Haidt’s elephant corresponds to our cognitive “System 1” that other social scientists, e.g., Daniel Kahneman and Philip Tetlock, refer to regarding our subjective moralistic, unconscious cognitive processes. The rider corresponds to “System 2”, which is our conscious, more rational (but easily deceived) mental processes. The elephant is motivated and moral, while the rider is lazy, distracted and, if given the chance, potentially much less morally constrained. Dealing rationally with our irrational biology requires real moral courage and two psychologically uncomfortable ingredients, self-awareness and a motivation to change.

Dealing with the psychological discomfort is where the moral courage comes in.

Part 2: Our six social receptor moral palette
In part 2, Haidt argues that our righteous mind “is like a tongue with six taste receptors” and “there’s more to morality than harm and fairness.” In his taste receptor analogy, Haidt asserts that “morality is like cuisine: it’s a cultural construction, influenced by accidents of environment and history, but it’s not so flexible that anything goes. . . . . Cuisines vary, but they all must please tongues equipped with the same five taste receptors. Moral matrices vary, but they all must please righteous minds equipped with the same six social receptors.”

Haidt’s six identified moral receptors (and associated emotions) are (1) harm-care (compassion or lack thereof), (2) fairness-unfairness (anger, gratitude, guilt), (3) loyalty-betrayal (group pride, rage at traitors), (4) authority-subversion (respect, fear), (5) sanctity-degradation (disgust) and (6) liberty-oppression (resentment or hatred at domination). These six foundations of morality are posited to be evolved response triggers to threats or adaptive challenges our ancestors faced along their road to survival and success. Modern triggers can differ from what our ancestors faced, e.g., loyalty to a nation or sports team can trigger the loyalty-betrayal moral in some or most people in different ways.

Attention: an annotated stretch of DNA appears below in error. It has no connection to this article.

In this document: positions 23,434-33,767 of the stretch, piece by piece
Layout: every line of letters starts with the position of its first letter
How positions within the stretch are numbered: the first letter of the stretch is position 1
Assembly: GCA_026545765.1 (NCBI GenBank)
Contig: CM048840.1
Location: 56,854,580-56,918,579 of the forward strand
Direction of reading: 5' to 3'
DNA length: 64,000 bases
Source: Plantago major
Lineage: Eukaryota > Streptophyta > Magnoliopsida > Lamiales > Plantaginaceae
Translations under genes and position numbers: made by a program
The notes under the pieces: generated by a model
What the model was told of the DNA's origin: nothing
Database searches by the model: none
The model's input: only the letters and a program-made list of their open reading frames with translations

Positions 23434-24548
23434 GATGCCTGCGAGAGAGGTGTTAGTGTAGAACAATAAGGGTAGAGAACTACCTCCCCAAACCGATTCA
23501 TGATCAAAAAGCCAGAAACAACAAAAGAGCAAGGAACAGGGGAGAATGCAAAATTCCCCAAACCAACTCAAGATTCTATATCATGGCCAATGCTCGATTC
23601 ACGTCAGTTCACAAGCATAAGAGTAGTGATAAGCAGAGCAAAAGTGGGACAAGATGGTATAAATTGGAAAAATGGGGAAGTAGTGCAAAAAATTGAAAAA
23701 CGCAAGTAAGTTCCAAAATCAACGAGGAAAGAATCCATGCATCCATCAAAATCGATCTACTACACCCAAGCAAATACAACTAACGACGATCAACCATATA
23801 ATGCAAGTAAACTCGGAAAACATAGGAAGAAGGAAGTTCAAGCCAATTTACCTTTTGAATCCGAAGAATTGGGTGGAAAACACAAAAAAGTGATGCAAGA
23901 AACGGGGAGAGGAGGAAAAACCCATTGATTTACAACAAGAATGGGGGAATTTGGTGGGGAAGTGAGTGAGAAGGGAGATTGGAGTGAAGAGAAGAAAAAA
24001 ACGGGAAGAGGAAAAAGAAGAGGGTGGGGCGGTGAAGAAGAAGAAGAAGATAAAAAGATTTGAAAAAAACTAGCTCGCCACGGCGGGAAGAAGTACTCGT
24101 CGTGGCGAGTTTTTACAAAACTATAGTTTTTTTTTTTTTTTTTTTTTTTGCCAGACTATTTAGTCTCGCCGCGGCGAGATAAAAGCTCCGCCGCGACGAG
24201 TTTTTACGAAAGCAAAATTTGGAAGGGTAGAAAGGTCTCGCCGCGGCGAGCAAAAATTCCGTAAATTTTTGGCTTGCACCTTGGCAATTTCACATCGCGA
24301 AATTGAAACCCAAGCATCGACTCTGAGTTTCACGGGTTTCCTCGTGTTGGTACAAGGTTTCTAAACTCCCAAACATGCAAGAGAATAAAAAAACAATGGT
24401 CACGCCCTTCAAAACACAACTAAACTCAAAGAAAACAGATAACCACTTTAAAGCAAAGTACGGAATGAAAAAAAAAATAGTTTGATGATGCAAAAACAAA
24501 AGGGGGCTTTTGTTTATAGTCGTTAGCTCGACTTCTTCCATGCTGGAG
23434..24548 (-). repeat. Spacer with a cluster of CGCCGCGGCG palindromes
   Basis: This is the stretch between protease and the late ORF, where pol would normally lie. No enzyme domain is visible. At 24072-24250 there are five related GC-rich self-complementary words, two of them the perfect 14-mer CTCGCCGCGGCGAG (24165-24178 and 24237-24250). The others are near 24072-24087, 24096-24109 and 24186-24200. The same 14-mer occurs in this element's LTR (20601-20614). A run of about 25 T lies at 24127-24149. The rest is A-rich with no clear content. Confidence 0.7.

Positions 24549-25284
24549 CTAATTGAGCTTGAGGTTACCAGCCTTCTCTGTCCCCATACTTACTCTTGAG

Massive surveys that Haidt conducted led to his observation that in going from politically very liberal to moderate to very conservative, the importance of the care and fairness morals decreased in most people, while the loyalty, authority and sanctity morals increased. The moral palettes of liberals and conservatives are such that you can usually tell one from the other simply by asking what qualities they would want in their dog. This kind of morals-based thinking and preferences spill over into every contested issue in politics. The biological cognitive basis for the polarization and distrust that now dominates and gridlocks American politics becomes crystal clear when politics is viewed through this lens of differing moral palettes.

Part 3: The obscuring narrowness of personal morality
The third part of Haidt’s book focuses on the limiting and blinding nature of personal morality. He observes: “Individuals compete with individuals within every group, and we are the descendants of primates who excelled at that competition. This gives us the ugly side of our nature . . . . We are indeed selfish hypocrites so skilled at putting on a show of virtue that we fool even ourselves.” That self-deceit is a product of the elephant creating a personal moral framework that the lazy rider works within. Our individual moral frameworks are what unconsciously distorts both reality (facts) and logic (common sense).

It is easy to see why a policy choice that a liberal sees as perfectly logical based on a given set of facts is completely illogical when a conservative looks at the same facts and arrives at a completely different policy.